Thus, the institution of fon-ship and titleholders together with the ancestral objects that define and orient the moral imaginations of the whole community are crucial in helping the community to constantly reflect and re-evaluate their relations with various relational forces within the rhythm of life. They function as mirrors through which every member of the community gazes at and search for life according to the ethos, values and beliefs of the community that aim at promoting solidarity and well-being (Magesa 1997:31). As Bujo (2003:44) puts it, the kingship as locus for moral imagination of the community plays an active role in shaping a meaningful and moral action for all. Every member of the community reflects, evaluates and participates in shaping and living out this moral action. In other words, it is on the king-stool system that every action by members of the community is weighed and found wanting. The underlying assumption is based on the conviction that well-being is the result of right and just actions by every member of the community as set by ancestral moral rhythm reflected in the life and governance of the fon. The lack of social wholeness and prosperity is too often ascribed to the moral failure of the fon (Bonu 2012; Fubah 2018; Koloss 1987; Ndambi 1993). This means that the ancestor system is significant in as much as it functions as the epicentre for moral socialisation of the community for the common good.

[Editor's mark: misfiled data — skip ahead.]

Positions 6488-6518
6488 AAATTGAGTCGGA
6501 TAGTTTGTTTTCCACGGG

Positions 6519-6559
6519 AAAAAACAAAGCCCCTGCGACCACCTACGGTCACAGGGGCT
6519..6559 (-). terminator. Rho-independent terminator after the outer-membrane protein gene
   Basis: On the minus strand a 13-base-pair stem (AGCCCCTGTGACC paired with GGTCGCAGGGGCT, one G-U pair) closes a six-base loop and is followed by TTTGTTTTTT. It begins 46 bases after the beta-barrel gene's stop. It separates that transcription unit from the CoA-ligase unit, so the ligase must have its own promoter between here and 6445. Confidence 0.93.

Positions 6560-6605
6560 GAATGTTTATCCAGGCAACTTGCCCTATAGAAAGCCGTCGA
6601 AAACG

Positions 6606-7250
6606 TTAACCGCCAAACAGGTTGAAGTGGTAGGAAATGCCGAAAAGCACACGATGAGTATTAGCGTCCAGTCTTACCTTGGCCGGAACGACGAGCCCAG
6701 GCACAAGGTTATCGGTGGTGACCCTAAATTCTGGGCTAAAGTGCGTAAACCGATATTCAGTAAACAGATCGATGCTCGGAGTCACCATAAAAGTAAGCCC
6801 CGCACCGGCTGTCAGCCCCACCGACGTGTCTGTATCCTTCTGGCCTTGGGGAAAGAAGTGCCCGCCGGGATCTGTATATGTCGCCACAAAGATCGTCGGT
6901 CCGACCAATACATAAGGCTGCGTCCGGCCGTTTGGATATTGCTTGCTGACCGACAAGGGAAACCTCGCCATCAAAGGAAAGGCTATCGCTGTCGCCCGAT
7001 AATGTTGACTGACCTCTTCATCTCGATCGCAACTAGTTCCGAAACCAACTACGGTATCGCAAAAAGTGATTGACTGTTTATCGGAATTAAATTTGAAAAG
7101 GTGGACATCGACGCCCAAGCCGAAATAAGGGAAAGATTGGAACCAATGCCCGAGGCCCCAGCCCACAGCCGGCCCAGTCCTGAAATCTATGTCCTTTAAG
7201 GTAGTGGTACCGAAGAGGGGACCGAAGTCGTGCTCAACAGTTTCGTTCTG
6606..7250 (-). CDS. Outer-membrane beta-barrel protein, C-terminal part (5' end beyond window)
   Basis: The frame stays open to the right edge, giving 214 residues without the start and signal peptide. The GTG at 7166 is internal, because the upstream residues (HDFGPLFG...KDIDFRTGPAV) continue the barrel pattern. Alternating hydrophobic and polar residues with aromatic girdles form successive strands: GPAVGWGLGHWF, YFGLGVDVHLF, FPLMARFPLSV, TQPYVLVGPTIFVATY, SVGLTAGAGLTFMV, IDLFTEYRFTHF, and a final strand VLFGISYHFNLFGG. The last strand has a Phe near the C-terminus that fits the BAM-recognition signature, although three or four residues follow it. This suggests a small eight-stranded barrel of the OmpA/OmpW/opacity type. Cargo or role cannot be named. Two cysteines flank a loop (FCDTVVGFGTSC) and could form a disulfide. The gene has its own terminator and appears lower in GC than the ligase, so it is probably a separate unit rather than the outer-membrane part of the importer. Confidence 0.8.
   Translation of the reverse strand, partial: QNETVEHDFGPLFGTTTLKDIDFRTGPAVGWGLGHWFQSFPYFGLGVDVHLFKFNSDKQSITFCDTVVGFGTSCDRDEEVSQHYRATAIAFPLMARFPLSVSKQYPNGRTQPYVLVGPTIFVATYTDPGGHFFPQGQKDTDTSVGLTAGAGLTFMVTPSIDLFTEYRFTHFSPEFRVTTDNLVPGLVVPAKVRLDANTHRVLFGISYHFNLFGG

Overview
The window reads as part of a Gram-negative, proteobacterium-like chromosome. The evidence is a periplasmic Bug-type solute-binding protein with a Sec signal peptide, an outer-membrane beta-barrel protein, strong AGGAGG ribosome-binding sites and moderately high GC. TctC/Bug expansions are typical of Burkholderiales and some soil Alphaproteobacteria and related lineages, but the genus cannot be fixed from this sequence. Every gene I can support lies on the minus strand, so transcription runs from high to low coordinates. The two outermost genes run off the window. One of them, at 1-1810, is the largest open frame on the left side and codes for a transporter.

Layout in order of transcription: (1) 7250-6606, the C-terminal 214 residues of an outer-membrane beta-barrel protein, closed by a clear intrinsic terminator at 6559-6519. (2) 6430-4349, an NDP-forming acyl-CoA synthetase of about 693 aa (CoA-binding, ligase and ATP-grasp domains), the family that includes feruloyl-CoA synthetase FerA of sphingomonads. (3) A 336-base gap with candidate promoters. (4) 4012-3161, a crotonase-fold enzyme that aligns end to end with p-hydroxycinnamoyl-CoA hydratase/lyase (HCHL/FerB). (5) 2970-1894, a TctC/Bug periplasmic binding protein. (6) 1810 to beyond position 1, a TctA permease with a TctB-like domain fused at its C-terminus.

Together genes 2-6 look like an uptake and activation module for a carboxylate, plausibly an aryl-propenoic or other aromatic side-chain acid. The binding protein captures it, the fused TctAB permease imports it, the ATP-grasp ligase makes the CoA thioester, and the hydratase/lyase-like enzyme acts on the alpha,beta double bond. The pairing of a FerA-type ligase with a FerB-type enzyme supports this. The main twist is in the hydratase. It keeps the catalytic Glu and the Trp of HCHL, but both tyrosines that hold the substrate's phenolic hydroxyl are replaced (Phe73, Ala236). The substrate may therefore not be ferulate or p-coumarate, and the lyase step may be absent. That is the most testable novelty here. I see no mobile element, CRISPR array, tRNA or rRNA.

However, the ancestral system has no value and meaning without material objects, which function as their embodiment, and further, the material objects themselves have no value without right and just actions by the community members themselves (Fubah 2014, Alubafi & Ramphalile 2017). It follows, therefore, that the ancestral objects together with the belongings of fons and titleholders are only of significance as manifestations and mediations of social-historical meaning and moral vision of a just and equitable society. However, as already highlighted concerning the use of new cups rather than traditional horns, social-historical meaning and their moral visions are increasingly being contested in many contemporary African societies. Much of the historical depth and authority that ancestral objects and fons or titleholders had in traditional systems received little or no respect from modern elites who have acquired such titles through education and material wealth (Fubah 2017, 2018). As already demonstrated, the modern elites have contextualised and given new meanings to ancestral objects in varying modern categories, such as materialistic and neo-capitalistic, or discarded them altogether as it is in an African Pentecostal religious context. African Pentecostalism perceives ancestral objects as an embodiment of demonic forces from which those who are born again must seek liberation to experience prosperity and well-being (De Bruijn, Van Dijk & Foeken 2001; Kaunda 2017, 2018; Maxwell 2006). Indeed, ancestral objects in contemporary African society and cultural orientation are being adapted and appropriated into new idiomatic meanings, which dialectically differ from those of traditional past. However, whatever the innovation in which ancestral spirituality is interpreted, they remain manifested in religious thought which materialised within daily experiences and reflects the beliefs of most Africans and even those who have converted to new religious systems continue to interact with them in various ways, however negative that might be. They remain an embodiment of unwritten moral systems, which have found new meaning within the changed African religious, social, relational and moral landscape.